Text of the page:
8 Sites to Discover African Music
Sometimes it seems like late nights and early mornings just can’t be avoided. Whether you’re putting in a few extra hours of work, getting ready for a night on the town, or up and at ‘em for your morning jog — you name it, there’s nothing like the sweet sweet sound of music to keep you pushing through.
Today, we’re sharing our arsenal of music sites for you to discover African musicians — both new and old. So go ahead and take a break…slip your dancing shoes on (converse sneakers work)…and jam on!
Okay Africa describes themself as a “cultural guide to all that’s hot and jumping in the new African renaissance”. This sister site to Okay Player, founded by ‘The Roots’, was launched during the world cup last year with a huge concert in Prospect Park featuring the cast of FELA, Talib Kweli, Blitz the Ambassador and more. We love discovering new music through their “Tracka De Day“ feature and their easily searchable country and artist categories.
Okay Africa also shares and organizes the hottest events in town, like their recent Okay Summer! Pop-Up Party at the Palms where Kenya’s Just A Band (don’t miss them in concert at DROM today in NYC), Bajah and the Dry Eye crew (Sierra-Leone), and more performed. You know how much we love playlists, so we instantly fell in love with Okay Africa’s Mixtape Series entitled “Africa in Your Earbuds I” by Chief Boima and “Africa in Your Earbuds II“ by Sinkane. Oh…and their slogan couldn’t be more true — “Giving you true notes since 247,000 BC”.
In 2006, Brooklyn-based DJ/Blogger/Music Publicist, Brian Shimkovitz, launched a blog to release his collection of African music cassettes in the form of downloadable MP3′s. His impressive collection represents a treasure trove of African genres outside of the regular Naija Beats, Kwaito, House and more that we are typically exposed to. We are particularly fond of this video from 1980′s Ghanian hiplife artist Ata Kak spotlighted by Arise magazine and this mixtape. Did we mention our love affair with some of the cassette artwork featured on the site?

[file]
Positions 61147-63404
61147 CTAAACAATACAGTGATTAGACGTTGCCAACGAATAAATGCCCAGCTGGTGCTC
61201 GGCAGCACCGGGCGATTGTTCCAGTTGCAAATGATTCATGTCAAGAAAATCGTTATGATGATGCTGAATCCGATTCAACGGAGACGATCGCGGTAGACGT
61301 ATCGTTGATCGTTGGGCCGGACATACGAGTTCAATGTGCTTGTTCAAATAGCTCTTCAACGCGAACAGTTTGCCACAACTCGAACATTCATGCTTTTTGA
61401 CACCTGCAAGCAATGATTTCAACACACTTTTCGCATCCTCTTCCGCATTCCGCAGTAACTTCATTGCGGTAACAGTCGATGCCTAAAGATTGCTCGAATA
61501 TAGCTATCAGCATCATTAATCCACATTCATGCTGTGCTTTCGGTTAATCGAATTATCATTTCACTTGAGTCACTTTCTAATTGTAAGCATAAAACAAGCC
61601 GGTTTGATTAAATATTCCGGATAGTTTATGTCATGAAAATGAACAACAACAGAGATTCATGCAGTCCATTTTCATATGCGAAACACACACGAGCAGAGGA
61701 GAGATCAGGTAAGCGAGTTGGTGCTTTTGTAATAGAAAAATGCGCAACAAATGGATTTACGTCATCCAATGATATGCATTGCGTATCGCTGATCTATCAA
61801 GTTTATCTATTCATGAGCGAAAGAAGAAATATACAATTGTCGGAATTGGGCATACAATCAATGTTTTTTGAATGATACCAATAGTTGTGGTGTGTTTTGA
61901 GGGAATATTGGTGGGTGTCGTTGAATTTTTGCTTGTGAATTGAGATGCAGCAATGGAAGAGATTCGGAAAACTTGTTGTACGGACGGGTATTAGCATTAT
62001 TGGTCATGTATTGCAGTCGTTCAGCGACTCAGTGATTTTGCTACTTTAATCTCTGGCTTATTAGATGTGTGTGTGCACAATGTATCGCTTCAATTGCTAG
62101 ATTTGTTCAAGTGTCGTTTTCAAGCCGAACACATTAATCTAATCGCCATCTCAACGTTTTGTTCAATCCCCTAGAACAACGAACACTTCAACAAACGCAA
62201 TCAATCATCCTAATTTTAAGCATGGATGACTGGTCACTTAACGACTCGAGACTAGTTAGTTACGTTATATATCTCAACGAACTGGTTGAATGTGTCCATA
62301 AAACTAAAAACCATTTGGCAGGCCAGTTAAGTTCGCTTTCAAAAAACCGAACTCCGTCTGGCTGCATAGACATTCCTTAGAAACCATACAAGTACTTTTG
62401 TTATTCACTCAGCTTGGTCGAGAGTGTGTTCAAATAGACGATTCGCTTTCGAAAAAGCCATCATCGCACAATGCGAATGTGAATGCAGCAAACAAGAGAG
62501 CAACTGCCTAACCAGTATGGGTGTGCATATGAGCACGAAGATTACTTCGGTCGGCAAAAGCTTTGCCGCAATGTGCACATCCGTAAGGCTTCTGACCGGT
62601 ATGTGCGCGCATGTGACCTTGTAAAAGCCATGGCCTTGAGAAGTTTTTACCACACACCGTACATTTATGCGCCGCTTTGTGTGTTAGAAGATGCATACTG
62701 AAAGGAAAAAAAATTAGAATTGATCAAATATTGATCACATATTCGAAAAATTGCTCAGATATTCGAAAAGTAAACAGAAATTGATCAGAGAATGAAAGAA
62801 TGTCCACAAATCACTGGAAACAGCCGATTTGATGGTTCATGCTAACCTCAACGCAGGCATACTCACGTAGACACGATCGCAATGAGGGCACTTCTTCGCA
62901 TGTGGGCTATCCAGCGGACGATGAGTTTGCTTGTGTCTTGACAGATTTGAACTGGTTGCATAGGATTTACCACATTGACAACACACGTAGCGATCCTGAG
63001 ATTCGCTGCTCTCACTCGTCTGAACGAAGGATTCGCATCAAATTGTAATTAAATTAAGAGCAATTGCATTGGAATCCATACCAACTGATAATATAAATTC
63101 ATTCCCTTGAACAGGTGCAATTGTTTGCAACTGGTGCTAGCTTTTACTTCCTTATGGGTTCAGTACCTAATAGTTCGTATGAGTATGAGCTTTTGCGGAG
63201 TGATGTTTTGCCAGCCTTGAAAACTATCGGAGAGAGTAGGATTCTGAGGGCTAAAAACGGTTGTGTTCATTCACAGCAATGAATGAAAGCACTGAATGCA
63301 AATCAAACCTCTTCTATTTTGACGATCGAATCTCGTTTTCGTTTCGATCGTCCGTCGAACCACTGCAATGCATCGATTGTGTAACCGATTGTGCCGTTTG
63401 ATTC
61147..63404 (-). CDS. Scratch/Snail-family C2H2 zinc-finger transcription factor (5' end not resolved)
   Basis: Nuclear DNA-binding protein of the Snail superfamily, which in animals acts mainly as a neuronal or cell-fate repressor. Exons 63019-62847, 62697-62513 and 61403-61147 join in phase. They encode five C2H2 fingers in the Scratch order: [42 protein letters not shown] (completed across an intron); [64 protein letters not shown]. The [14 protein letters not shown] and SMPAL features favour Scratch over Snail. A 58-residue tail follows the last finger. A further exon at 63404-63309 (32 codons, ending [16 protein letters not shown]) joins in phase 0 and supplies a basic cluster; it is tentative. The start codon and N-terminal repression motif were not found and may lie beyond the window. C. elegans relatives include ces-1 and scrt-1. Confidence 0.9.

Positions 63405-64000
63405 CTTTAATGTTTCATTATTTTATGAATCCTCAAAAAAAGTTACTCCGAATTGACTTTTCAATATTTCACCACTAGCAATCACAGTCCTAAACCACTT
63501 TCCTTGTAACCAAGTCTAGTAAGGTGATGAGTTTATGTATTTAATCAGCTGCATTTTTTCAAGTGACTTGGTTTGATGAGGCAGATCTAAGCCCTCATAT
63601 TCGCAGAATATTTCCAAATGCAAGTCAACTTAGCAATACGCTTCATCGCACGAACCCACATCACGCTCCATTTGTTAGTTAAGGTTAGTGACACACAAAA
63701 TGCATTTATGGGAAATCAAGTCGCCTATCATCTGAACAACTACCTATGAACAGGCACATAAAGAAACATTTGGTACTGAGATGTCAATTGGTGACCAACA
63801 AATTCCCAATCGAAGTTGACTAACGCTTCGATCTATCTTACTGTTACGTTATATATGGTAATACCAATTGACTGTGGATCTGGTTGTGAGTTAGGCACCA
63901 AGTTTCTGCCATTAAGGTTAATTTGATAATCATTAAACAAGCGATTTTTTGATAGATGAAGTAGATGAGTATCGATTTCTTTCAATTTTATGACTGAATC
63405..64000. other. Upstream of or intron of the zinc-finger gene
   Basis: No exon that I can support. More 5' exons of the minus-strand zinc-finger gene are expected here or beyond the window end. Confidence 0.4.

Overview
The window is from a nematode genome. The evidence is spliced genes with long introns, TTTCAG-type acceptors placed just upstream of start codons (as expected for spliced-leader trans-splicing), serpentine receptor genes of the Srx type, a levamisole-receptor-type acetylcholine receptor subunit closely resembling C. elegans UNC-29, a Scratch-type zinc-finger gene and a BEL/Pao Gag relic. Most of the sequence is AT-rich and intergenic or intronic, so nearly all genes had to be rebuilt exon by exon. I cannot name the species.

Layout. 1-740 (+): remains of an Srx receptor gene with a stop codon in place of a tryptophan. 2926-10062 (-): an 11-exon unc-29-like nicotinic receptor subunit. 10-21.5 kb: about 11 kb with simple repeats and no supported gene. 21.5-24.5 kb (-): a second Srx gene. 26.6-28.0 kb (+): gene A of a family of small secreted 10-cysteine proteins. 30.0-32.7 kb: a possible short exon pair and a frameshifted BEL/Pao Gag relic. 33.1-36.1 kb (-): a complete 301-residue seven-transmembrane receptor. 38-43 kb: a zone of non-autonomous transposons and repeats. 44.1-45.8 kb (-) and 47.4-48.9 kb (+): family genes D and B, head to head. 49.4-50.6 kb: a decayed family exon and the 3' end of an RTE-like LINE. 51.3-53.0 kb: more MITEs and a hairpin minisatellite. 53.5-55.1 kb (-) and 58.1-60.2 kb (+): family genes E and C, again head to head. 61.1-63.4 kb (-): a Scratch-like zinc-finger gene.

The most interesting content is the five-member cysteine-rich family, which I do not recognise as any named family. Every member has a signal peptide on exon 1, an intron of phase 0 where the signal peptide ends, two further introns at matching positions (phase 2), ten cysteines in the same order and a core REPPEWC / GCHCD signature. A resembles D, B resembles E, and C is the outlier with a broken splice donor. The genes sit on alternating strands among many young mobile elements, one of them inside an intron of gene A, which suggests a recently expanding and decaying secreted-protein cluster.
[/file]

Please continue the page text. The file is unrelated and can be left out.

We are glad to hear that ATFA has an online store set to launch in October where music can be purchased, with 50% of proceeds going towards the artists. First to be released is a 1982 recording by Mali’s Nâ Hawa Doumbia. It’s interesting to note that while ATFA has become popular by converting casette tapes to Mp3s, there is a new audio cassette boom in Zimbabwe as captured by CNN! Different folks, different strokes.
This is Africa
Even though This is Africa is a media organization that spotlights African fashion, art and lifestyle, a major aspect of the site is its music tab. Its mission is “to bind a new generation of global music and culture fans to Africa and Africans”. Vistors to the site can score free tickets to music events, listen to three live radio stations and educate themselves on African music and culture through various articles like the one on Modernizers of Coupe De Caler, Breakdancers in Rwanda and Burundi and a spotlight on Kwaito music and its influence. Our favorite feature on the site is The White Room, where upcoming African artists cover popular songs of their choice. UK-based Zimbabwean singer, Cynthia Mare, nailed “Neria” (originally by Oliver Mutkudzi) and we love Nigerian Sound Sultan’s version of Owl City’s fireflies.
Founded by Ethiopians Sirak Getachew and Kaleb Berhane, Africology ”focuses on educating the world on music of African descent”. The etymology of the word Africology, Afric- implying African and -logy implying a branch of learning, captures the intent of the founders’ concept perfectly. Artists, DJ’s, and Producers are profiled on the site (including one of our fave Guest Curators, DJ Moma), while Africology also has a radio station with mixes created by guest djs. Africology regularly hosts events in partnership with other media outlets such as BHF and New Africa Live. To top it off, Africology is committed to social responsibility and regularly donates to charitable causes.